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21 January 2002

torch.gif (2160 bytes)The Olympic Torch has wended its way through California and spent last night in Sacramento.  Approximately forty people carried the torch through the streets of the city, ending up at a reception in Old Sacramento. Members of the community turned out in force to cheer the runners and walkers on.

I was there with my friends Ellen and Shelly. They had received news from PFLAG that there would be a gay man (Ken Piercy) who was carrying the torch for part of the run and they thought we should go down and cheer him on.

The invitation for all of us to go to the Torch Relay told a little bit about Ken:  

Ken has been a source of inspiration, strength and joy for many people for a very long time. He has an unfailing servant's heart and demonstrates what true courage and compassion look like. It seems only fitting that Ken would be chosen for this honor as he exemplifies the Olympic values of giving his very best, going the distance, supporting those around him and celebrating the lives of others as well as his own.

ro-stevesnow5295.jpg (11492 bytes)As we have all learned by now, I have little common sense, so I said that--sure, I'd go. I didn't realize it would end up being a good orientation to chill exposure in Rochester. I'm sure it was mid-30s by the time we got back into the car again...and that is the high temperature in Rochester these days.

There were four of us--Ellen, Shelly, their friend Jess, and myself. We managed to find Florin Rd., where Ken was supposed to be running. We were supposed to congregate "by the first fire hydrant after the railroad tracks." On the way down Florin Rd., we passed car dealerships with red, white and blue balloons, and crowds of people carrying American flags, all waiting for the Olympic torch runners.

As we were paking the car, my friend Kathleen, who is president of PFLAG in Sacramento, was getting out of her car with her son, daughter, son's partner, daughter's husband, and new baby Tommy (3 mos), who was bundled up against the cold night air and snuggled first inside Daddy's jacket and later inside Grandma's. Kathleen was carrying a stack of flag-shaped rainbow-patterned fabric swatches. Ellen, Shelly, Jess and I had rainbow flags.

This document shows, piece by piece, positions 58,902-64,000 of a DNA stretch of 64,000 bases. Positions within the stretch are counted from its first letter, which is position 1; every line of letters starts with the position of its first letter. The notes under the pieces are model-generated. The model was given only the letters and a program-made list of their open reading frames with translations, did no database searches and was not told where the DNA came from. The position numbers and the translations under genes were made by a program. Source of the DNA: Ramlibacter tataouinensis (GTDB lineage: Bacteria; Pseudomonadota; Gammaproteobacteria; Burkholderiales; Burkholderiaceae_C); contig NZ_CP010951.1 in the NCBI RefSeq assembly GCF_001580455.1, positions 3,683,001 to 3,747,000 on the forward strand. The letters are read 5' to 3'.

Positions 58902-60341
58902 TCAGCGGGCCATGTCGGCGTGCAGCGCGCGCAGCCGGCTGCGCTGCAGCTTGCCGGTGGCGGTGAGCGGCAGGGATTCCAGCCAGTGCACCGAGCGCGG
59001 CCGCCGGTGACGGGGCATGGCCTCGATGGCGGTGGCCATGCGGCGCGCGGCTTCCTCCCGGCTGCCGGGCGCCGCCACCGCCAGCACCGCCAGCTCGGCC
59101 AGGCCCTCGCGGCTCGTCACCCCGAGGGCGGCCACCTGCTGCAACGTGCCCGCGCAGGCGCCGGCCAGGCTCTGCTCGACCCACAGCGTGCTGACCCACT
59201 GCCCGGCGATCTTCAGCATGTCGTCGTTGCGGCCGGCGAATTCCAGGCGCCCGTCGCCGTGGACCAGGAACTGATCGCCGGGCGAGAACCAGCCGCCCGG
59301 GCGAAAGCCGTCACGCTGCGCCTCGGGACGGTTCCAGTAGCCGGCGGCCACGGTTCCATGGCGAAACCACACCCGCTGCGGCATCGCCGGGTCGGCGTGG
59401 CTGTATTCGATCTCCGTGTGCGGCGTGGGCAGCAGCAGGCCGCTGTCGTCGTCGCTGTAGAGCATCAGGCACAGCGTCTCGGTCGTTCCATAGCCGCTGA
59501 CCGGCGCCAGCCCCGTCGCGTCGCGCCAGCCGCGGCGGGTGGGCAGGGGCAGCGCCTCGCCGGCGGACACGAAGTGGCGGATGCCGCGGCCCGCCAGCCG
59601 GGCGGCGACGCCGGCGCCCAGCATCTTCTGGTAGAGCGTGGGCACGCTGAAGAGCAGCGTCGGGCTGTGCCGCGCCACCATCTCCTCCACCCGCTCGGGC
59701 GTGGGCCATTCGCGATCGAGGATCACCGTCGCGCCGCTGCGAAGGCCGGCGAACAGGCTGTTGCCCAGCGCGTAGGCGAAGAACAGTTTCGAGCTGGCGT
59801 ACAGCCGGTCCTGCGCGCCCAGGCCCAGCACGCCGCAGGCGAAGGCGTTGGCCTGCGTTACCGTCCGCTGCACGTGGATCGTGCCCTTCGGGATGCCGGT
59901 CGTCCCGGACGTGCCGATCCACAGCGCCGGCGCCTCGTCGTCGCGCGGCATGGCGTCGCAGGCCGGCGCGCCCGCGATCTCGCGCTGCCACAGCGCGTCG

As we rounded toward the corner, headed to the fire hydrant, we knew we'd found "our people." There was a crowd, a block long, all standing together in various forms of rainbow attire, carrying rainbow flags or waving rainbow banners.

We were all out there to cheer a gay guy few of us knew because he had been chosen to carry the Olympic torch for two-tenths of a mile.

Runners are chosen by nominations submitted by locals, who feel that one of their own should receive the honor of carrying the torch. Ken had been nominated by his church, Trinity Episcopal Cathedral. Kathleen filled me in on some of his background.

Ken has been living with AIDS for over 10 years. He is very ill, but it doesn't stop him from always being there for others. He ministers to those who are terminally ill - regardless of the illness. When anyone needs help, Ken is the first in line.

He was quite active in the AIDS Interfaith Network when it was in operation. He regularly speaks at events like World AIDS Day things and especially likes to take speak to youth about AIDS, how we treat terminally ill people and how we protect ourselves. He often says, "Get drunk, get stupid, get AIDS". That is his story and he is brutally honest about it.

He has a beautiful voice and adores to sing and does so with our Cathedral Choir and has toured with the choir twice to England and has sung in several of the great cathedrals including Wells and Norwich. He is looking forward to Canterbury Cathedral in 2003.

Ken was nominated by another member of the choir, who felt that felt that Ken was an "everyman" who never gets the big press, but without whom we couldn't get along and who needed recognition too.

And so we were there to cheer him on. We all shivered in the cold as the sun began to set. And the wind began to pick up. And the temperatures dropped. And the time passed.

He was scheduled to have the Olympic flame passed to him at 5 p.m., but 5 p.m. came and went with no sign of any activity whatsoever. We all stood there, shivering, and waving our rainbow flags. It was amazing how many people honked and gave us "thumbs up" as they passed. Judging by the neighborhood in which we were standing and the look of the people in the cars, there was not a lot of understanding of what the meaning of a rainbow flag was for all of us! But there wasn't a single negative incident. Kathleen's son said he feared that we would have bottles thrown at us by the gangs in the neighborhood, but there was nothing like that, and only good spirit all around.